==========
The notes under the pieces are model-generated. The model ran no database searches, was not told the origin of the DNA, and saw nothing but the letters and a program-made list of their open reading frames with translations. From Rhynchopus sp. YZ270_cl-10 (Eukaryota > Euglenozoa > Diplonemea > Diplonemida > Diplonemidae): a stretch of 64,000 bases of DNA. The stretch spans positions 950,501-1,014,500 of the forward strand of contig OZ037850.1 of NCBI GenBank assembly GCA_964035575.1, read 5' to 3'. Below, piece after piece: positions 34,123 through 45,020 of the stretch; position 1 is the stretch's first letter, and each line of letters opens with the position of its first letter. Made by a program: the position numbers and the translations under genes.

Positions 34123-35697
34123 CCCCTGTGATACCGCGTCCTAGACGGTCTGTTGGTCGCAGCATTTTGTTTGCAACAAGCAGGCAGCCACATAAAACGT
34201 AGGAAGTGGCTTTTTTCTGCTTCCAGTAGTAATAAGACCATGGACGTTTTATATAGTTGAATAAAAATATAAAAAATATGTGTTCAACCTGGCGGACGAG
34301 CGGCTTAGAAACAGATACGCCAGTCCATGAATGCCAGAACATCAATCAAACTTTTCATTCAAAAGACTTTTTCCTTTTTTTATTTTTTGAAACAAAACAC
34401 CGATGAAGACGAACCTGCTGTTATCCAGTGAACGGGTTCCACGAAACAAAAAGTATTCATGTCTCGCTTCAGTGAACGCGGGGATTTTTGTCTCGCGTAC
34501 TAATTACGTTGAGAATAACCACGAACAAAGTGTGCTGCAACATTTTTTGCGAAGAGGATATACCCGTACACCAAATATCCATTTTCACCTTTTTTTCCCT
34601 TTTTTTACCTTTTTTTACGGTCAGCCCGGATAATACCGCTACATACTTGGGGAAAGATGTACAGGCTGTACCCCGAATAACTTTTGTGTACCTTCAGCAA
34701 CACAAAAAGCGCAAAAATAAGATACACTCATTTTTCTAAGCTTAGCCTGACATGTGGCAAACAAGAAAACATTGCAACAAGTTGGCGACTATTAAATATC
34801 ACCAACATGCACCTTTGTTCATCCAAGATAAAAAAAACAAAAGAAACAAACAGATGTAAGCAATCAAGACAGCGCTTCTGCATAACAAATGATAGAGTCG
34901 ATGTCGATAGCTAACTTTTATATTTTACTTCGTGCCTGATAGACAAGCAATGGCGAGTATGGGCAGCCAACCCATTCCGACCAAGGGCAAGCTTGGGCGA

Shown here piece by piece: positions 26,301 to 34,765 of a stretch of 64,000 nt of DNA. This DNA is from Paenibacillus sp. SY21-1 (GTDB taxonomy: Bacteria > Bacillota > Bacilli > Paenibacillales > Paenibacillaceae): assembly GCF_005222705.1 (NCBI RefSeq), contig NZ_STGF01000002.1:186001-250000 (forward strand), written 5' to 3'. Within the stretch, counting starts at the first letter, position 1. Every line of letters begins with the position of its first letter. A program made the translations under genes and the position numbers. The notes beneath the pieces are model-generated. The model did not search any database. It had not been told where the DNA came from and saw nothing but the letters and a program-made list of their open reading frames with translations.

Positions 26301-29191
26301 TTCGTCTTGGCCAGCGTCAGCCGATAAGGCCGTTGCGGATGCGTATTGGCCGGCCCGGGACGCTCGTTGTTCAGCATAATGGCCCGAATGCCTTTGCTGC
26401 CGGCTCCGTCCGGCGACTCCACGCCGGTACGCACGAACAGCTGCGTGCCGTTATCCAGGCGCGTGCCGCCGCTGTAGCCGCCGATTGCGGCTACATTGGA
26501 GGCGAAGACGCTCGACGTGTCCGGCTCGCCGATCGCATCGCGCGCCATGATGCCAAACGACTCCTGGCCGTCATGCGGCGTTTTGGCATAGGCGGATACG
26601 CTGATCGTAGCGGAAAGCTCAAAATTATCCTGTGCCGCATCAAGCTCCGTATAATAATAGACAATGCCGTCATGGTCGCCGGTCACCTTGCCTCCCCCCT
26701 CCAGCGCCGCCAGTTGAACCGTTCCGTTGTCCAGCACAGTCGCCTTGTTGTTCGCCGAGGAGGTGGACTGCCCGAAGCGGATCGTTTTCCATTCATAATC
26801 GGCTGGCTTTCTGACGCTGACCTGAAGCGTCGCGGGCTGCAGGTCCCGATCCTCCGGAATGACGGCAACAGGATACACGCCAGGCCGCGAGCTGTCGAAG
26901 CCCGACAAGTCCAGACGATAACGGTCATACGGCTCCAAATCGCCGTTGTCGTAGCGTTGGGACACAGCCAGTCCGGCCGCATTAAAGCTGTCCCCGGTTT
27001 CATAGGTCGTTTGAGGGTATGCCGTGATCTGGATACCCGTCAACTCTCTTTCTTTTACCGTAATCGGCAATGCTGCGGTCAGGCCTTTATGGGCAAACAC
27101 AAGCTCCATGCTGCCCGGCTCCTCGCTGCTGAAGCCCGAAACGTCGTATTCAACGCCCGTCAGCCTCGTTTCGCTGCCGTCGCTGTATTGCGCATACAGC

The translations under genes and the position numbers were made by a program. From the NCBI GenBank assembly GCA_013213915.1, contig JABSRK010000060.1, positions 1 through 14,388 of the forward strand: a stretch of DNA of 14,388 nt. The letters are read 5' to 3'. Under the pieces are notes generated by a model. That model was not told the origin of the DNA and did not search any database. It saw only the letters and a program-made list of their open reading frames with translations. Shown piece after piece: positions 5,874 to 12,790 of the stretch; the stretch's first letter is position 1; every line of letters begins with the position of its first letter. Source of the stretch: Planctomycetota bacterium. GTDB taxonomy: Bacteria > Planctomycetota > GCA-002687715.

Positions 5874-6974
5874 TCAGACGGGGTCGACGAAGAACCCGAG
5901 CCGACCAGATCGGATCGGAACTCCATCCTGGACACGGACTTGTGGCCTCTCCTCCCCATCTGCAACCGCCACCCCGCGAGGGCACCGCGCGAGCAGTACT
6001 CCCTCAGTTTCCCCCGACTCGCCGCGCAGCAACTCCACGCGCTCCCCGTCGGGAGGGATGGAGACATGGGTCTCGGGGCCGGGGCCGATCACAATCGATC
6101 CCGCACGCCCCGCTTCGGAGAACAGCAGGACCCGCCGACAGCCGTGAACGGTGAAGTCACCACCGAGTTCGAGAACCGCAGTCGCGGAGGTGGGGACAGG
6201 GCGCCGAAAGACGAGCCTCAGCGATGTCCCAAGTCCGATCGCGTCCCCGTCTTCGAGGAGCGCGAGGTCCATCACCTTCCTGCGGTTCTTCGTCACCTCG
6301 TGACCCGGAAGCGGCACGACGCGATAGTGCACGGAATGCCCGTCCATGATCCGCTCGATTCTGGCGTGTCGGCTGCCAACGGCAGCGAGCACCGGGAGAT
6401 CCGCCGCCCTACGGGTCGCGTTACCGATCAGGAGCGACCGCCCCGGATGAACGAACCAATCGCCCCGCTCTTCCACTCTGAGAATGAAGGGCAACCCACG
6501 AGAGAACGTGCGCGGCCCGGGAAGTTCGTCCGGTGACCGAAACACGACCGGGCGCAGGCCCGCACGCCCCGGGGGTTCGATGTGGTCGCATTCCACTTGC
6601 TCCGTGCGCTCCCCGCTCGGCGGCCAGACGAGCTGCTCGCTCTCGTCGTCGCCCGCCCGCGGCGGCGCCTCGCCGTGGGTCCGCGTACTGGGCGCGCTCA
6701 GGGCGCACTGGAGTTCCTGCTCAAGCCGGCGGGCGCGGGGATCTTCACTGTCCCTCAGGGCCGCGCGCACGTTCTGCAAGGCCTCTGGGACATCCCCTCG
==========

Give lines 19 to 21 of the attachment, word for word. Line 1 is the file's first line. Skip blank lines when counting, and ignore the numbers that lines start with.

26801 GGCTGGCTTTCTGACGCTGACCTGAAGCGTCGCGGGCTGCAGGTCCCGATCCTCCGGAATGACGGCAACAGGATACACGCCAGGCCGCGAGCTGTCGAAG
26901 CCCGACAAGTCCAGACGATAACGGTCATACGGCTCCAAATCGCCGTTGTCGTAGCGTTGGGACACAGCCAGTCCGGCCGCATTAAAGCTGTCCCCGGTTT
27001 CATAGGTCGTTTGAGGGTATGCCGTGATCTGGATACCCGTCAACTCTCTTTCTTTTACCGTAATCGGCAATGCTGCGGTCAGGCCTTTATGGGCAAACAC